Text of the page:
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That hasn’t stopped the agency’s adventures elsewhere. The DEA has authorisation to disrupt narcotics flows in source or transit countries if they can argue there’s even the slightest possibility that powder might find its way up the nose of little Timmy back home.

In 2009, a joint operation was carried out with authorities in Liberia, West Africa, after the country’s national security chief, Fombah Sirleaf, was offered a deal by Colombian and Nigerian traffickers to move product through his borders.

Fombah set up a sting operation with the DEA. A Nigerian, Chigbo Umeh, was arrested along with a Russian pilot, Konstantin Yaroshenko, even though there was no evidence they were planning to ship the white powder to the United States. Nevertheless, the men are now languishing in an U.S. prison cell, thousands of miles from home, for an alleged crime that had nothing to do with the U.S. criminal justice system.

The DEA even had its own special forces, the Foreign-deployed Advisory and Support Teams (FAST), that were disbanded in 2017 after video emerged of them taking part in a massacre of innocent villagers in Honduras. Imagine the Honduran cops flying over and taking potshots at some poor soccer moms outside Walmart.

But while supposedly being the world leader in the War on Drugs, the US government has worked hand-in-hand with drug traffickers. While Reagan raged about the Sandinistas, the CIA was allowing the Contras, anti-communist rebels fighting the Sandinistas, to flood the United States with cocaine.

By the mid-80s, the boys on Capitol Hill were refusing to loosen those purse strings for what was essentially a brutal terrorist group. That’s when Lieutenant Colonel Oliver North hit upon the idea of illegally selling arms to Iran then sending the profits to the Contras, as well as allowing the Contras to smuggle cocaine which was cooked into crack and sold in the inner-city.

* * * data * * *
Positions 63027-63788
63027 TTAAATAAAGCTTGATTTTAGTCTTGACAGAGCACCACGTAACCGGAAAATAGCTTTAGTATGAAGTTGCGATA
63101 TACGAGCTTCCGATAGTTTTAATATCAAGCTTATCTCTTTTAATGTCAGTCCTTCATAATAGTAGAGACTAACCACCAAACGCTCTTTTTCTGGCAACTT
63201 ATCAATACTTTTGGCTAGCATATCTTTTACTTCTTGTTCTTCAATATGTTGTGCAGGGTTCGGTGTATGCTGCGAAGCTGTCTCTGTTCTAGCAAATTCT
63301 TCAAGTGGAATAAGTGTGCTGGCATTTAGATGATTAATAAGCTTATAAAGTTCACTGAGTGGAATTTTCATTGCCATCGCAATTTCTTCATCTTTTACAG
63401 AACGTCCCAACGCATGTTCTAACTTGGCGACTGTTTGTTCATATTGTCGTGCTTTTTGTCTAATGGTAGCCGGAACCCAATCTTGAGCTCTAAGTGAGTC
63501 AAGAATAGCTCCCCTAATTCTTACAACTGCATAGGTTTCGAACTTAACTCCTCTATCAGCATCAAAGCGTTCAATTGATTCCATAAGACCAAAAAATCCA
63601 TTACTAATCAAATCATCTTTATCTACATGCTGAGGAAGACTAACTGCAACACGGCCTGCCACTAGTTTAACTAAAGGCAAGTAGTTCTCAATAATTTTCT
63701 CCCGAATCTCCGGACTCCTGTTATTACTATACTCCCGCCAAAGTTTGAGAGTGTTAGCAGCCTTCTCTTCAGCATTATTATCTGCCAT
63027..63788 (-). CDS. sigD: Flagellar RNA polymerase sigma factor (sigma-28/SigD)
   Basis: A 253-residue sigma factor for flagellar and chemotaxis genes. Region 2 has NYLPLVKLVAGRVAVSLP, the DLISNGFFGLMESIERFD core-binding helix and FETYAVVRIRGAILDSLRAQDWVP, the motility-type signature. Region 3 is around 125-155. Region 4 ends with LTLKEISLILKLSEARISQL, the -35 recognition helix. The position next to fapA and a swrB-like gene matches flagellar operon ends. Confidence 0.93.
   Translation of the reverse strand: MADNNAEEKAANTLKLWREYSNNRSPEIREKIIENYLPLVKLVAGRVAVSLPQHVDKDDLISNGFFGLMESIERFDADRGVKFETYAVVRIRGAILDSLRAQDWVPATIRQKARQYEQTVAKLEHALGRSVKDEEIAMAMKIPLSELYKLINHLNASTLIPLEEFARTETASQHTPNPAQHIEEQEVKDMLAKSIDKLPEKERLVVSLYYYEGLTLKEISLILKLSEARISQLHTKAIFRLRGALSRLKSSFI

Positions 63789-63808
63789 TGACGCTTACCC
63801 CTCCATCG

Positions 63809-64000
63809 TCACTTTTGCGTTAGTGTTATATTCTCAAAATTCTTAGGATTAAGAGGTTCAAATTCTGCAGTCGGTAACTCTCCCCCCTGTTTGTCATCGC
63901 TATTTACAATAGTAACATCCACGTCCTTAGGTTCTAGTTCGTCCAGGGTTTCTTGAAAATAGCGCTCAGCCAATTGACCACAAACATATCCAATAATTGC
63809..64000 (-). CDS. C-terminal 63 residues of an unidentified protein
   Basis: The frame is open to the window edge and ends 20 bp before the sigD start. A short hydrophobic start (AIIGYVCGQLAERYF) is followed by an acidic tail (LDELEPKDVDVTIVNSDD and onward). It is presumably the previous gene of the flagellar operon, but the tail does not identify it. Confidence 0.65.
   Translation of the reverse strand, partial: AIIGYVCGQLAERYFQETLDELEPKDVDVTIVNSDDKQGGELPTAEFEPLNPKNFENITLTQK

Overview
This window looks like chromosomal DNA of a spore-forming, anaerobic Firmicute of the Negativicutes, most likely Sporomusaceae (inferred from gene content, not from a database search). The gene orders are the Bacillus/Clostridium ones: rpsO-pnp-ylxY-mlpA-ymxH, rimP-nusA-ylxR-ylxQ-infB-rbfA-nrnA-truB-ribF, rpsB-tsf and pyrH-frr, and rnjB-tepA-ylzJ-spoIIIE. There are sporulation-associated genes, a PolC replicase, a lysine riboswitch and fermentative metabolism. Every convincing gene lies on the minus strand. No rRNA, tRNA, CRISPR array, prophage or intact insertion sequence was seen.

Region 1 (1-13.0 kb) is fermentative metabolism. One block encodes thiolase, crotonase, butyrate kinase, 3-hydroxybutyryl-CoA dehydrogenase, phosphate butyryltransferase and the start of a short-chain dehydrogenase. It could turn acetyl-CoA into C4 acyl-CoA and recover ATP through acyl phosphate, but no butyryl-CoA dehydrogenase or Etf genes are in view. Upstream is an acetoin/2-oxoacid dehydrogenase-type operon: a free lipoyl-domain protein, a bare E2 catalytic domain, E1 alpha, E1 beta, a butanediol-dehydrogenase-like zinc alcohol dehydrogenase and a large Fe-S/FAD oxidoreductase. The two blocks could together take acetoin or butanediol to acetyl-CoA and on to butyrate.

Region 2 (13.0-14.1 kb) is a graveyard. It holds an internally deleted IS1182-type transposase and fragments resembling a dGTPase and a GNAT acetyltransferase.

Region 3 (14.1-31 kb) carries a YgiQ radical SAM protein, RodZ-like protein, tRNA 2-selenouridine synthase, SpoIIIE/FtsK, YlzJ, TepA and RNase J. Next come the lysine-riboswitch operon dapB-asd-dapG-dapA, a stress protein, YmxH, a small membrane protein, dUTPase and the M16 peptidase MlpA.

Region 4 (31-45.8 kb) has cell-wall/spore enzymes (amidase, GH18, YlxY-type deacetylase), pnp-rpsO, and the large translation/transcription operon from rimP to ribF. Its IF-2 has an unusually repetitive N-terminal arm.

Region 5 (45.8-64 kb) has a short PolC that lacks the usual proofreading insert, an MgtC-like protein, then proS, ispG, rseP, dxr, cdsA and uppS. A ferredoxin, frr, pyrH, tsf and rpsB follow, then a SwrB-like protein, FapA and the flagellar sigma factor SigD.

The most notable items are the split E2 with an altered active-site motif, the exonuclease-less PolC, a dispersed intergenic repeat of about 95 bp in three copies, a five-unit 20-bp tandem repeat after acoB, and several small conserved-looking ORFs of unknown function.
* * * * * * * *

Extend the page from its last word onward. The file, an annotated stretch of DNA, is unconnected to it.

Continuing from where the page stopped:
We might never know the full extent of the scheme because North shredded the documents, but d’ya think the Agency could have helped run a covert war in Latin America that Reagan didn’t know about? In the end, of course, everyone involved got a get-out-of-jail-free card when the scandal blew up.

In Colombia, far-right paramilitary groups, which were responsible for the lion’s share of deaths in the country’s civil war, inherited the coke business from Pablo Escobar. Washington ignored paramilitary abuses for years because the warlords were “on our side”, and supported the Colombian army against leftist rebels, de-facto siding with the paramilitaries.

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Billions of dollars in aid and Black Hawk helicopters poured into the country under Plan Colombia, while the CIA provided intel and precision-guided bombs to assassinate a rebel commander in Ecuador.

In Afghanistan, the warlords selling heroin were actually CIA assets. Juma Khan was closely connected to the Taliban, the Afghan government and Pakistani intelligence, but was paid by the CIA and the DEA for his help against the Taliban and even got a free trip to Washington and New York at the taxpayer’s expense.

In 2008 he was nabbed by US agents in Jakarta and thrown in an American jail, but his case never went to trial and he was quietly released ten years later, with not a peep in the mainstream media.

So who are the winners in all this? Not the CIA, who for all their narco-funded terrorists lost the war in Nicaragua. Not the U.S. taxpayer, who has to dole out over 30k a year just to keep one forlorn Russian pilot fed, washed and unescaped from prison, let alone more African-Americans than were enslaved in 1850.

If you think about it, it’s kind of bizarre: how one country’s moral panic over others’ habits became a tool for world domination, dictating what’s right and wrong then breaking those very same rules once they get in the way. But here we are. It’s not just the U.S., of course — in recent years, China’s been playing the same role in the jungles of Southeast Asia – they only learned from the best.

You can argue this whole endeavour might have been worth it had it actually kept your thirteen-year-old son from getting spaced out of his mind on a three-day bender – but , cocaine and heroin are cheaper and purer now than ever before, and both global and U.S. drug policy continues to fail miserably at its own goal of a dope-free world.

 

Niko Vorobyov is a government-certified (convicted) drug dealer turned writer and author of the book Dopeworld, about the international drug trade. You can follow him @Lemmiwinks_III

This post is also available in: Italiano (Italian)